A single Danny Cole canvas fills up an entire room. Though the 18-year-old, New Jersey-born artist has been dubbed a minimalist, his works convey such raw emotion and rich interiority that being amid his paintings is a dizzying, almost voyeuristic experience. Cole’s colorful characters are reminiscent of Keith Haring’s signature creations, but where movement was central to the pop art icon’s work, Cole translates his own thoughts and struggles into static snapshots of personal, private moments.
“I know that I’ve done something that’s filled with substance when I finish a piece or a project, and I just feel like I don’t even have the energy left to stand up,” he says. “I just need to sink.”
Cole has been making art for years, filling up journal after journal with different variations of his characters. “I would just draw in my own books and fill up a book, and when it was done, I felt like I’d thrown so much that was so personal to me into it, I would just get rid of it,” he explains.
He’d never shown his art in public until last fall when he was at a party with musicians Channel Tres and Duckwrth. Once guests began drawing on the walls, Tres encouraged Cole to participate, and his work caught the eye of another party-goer who was so taken that they asked if they could make a purchase. From there, Cole’s rapid ascent began, and a whirlwind of a year that includes his high school graduation is being capped off with “Danny Cole’s Departure,” his first solo exhibit being held at Stephan Alexander’s Ghost Gallery in Manhattan. The work was inspired by a deep period of reflection on the nature of interpersonal interactions when Cole realized that his outgoing self was more of a conscious performance than he’d previously thought.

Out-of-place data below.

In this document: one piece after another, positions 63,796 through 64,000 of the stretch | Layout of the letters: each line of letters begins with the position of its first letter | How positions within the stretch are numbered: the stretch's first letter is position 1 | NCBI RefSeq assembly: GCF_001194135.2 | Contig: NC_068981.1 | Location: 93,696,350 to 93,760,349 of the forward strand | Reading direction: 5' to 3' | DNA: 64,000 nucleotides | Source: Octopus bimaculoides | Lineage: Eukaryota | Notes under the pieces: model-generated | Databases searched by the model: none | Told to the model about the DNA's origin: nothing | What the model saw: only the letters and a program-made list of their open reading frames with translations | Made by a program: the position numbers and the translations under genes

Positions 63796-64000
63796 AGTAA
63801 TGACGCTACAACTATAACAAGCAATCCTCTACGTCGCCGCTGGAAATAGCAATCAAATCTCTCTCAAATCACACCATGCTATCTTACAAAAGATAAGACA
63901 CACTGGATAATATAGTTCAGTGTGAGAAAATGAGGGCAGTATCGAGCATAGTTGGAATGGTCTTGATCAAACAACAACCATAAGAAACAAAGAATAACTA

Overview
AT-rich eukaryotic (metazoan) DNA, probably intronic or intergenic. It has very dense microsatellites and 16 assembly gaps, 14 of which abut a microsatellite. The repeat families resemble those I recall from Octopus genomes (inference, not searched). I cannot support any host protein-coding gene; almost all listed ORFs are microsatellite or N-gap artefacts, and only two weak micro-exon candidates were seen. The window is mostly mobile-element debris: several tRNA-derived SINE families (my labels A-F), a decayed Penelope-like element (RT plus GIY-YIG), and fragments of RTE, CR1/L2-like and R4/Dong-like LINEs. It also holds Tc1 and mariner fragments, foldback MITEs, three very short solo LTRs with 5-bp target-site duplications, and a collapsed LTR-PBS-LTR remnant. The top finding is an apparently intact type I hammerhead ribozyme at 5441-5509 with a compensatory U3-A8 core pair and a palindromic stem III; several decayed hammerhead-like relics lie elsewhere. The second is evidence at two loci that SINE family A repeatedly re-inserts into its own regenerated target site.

“It was a real state of dissociation, and it came from a place of taking a step back and looking at my life, because I had always been such an extroverted person. I wanted to be friends with everybody because I found such comfort in interacting with other people," he explains. “I found what I thought people wanted me to be, and I took that role, and, as a result, any sort of communication I had, it wasn’t like anyone was communicating with me, they were communicating with whatever version of me I wanted to present. I realized nobody actually knows me.”
The color palette of “Departure” reflects the exhibit’s knotty subject matter, as bold, bright reds coexist uneasily with inky blues and steely, somber grays. More exuberant yellows and oranges highlight moments of intimacy and realization within the 10 works. Cole’s humanoid figures are both alien and familiar, as the artist’s universe channels relatable emotions into intimate and inviting pieces. Cole, who grew up as a musician, has little training (he jokingly references a high school pottery class when asked about his formal credentials), but says that hasn’t held him back from using his art to convey its intended message.
“You can teach somebody mechanics, but I think that’s the least important part about art, which is why I go for such a minimalistic approach with the stuff that I create,” he says. “Anybody can sit down long enough and learn how to make the most hyper-realistic looking art, and, of course, that takes talent, it takes commitment, but I think to actually communicate through your work and to add substance to it, that’s a skill that cannot be taught, and that’s really all I focus on is communicating through my work.”